Instead of hitting the supermarket today, the home improvement store tomorrow, and somewhere else the day after, set aside a weekend afternoon (or weekday evening if your work schedule allows) to get them all done at once.
6. Minimise idling time
Avoid running your car’s motor whenever possible while parked or waiting.
That said, idling is unavoidable in certain situations, like warming up a car on a frosty morning. But you don’t need to let your car run for 30 minutes before hopping in.
Leave your car idling in the morning only as long as absolutely necessary to reach a comfortable interior temperature. Or, keep your coat on in the car and drive off as soon as you start the engine.
7. Observe the speed limit
Don’t waste fuel by exceeding the limit.
If you’ve got it, cruise control can help maintain a constant, law-abiding speed, especially on longer trips. Cruise control is nearly always gentler than human driving, helping to reduce excess fuel consumption through consistency.
8. Start and stop gradually
Even the most efficient route involves some stops and starts. To minimise the impact on your fuel economy and cost, execute them as gently as possible.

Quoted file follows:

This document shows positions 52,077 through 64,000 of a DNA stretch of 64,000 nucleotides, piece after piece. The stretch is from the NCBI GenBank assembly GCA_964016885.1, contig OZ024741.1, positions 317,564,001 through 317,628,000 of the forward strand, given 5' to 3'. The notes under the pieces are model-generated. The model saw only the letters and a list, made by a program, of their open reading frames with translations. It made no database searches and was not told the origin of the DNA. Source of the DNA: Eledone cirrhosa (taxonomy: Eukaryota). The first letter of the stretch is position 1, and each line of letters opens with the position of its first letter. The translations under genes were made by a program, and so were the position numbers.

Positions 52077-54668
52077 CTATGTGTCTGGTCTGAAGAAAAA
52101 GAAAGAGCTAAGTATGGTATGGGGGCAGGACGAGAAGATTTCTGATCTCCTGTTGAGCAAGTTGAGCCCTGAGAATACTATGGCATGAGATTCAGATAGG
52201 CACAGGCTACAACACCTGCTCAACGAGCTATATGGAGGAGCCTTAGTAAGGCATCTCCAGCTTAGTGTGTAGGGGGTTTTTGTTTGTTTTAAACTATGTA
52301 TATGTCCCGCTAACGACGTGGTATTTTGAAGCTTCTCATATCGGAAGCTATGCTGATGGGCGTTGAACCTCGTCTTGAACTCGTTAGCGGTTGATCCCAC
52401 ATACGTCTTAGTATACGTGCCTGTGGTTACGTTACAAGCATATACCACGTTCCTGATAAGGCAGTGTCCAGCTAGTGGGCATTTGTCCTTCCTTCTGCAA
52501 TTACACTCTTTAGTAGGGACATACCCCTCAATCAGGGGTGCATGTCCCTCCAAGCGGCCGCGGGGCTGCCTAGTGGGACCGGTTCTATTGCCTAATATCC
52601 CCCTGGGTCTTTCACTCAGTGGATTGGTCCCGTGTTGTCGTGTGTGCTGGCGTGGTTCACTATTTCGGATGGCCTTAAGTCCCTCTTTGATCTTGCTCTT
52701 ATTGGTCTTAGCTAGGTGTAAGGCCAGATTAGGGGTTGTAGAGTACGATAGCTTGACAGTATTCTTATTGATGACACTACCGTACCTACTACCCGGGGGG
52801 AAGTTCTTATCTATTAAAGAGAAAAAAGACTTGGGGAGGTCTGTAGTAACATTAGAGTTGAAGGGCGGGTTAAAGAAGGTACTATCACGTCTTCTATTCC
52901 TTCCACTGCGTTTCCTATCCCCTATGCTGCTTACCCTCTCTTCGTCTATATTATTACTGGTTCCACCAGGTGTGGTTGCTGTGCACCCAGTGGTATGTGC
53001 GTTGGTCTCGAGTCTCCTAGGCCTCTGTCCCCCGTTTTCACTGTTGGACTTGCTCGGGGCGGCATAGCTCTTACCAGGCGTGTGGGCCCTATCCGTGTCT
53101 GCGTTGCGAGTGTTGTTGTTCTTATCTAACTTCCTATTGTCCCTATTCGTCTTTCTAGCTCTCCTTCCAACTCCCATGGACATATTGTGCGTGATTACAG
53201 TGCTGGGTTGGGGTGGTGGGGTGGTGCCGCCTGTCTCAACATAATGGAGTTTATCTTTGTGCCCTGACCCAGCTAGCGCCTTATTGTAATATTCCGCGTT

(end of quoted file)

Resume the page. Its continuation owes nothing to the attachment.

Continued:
Accelerate slowly and coast gradually to a braking stop.
FuelEconomy.gov reports that these driving practices can reduce fuel consumption by up to 40% in stop-and-go traffic and up to 30% on the motorway.
9. Take the most efficient route to your destination
Cars burn more fuel during acceleration than while coasting or cruising. That means the most fuel-efficient route to your destination isn’t necessarily the shortest. It’s the route that requires the least acceleration and deceleration — the one with fewer stoplights, less congestion, lower traffic volumes, or better traffic flow overall.
10. Get rewards and discounts
If you don’t already, use one of the many petrol station rewards schemes. This could involve airpoints, a discount from a supermarket, AA Smartfuel, or something else.
11. Remove roof racks and roof cargo boxes
Hauling cargo on your roof increases wind resistance and lowers fuel economy.
If you need to use an external cargo container, removing it when it's not in use will save you fuel and money.
12. Don’t drive at all!
You guessed it, the best way to save on petrol is to not drive at all! This could mean:
- Ride a bike to nearby locations instead
- Working or studying from home
- Public transport